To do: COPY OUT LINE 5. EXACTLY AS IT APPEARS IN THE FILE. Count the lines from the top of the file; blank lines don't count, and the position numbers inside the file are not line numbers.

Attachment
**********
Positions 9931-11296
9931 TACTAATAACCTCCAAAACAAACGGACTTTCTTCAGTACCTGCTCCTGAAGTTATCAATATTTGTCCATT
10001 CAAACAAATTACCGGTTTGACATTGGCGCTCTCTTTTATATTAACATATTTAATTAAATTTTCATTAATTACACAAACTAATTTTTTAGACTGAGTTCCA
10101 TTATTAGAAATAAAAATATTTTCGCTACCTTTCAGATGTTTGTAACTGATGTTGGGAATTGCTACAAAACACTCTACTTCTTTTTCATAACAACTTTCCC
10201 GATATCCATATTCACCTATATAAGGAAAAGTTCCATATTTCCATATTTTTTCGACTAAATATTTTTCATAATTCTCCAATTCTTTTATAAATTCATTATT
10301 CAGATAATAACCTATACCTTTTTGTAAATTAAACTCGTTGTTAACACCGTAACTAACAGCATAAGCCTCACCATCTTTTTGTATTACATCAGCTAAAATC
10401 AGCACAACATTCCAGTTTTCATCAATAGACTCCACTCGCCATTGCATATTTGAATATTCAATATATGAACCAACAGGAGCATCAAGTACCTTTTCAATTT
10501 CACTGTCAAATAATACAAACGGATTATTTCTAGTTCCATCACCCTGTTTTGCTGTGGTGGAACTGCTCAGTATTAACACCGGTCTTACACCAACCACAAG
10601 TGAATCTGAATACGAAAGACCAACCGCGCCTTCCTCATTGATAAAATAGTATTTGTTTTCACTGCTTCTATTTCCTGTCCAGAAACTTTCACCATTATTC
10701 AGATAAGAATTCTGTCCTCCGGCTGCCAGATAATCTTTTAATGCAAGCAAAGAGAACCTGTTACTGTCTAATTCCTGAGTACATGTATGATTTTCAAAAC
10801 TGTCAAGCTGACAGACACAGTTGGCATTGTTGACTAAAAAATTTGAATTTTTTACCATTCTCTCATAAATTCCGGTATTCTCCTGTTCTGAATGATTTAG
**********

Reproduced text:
10201 GATATCCATATTCACCTATATAAGGAAAAGTTCCATATTTCCATATTTTTTCGACTAAATATTTTTCATAATTCTCCAATTCTTTTATAAATTCATTATT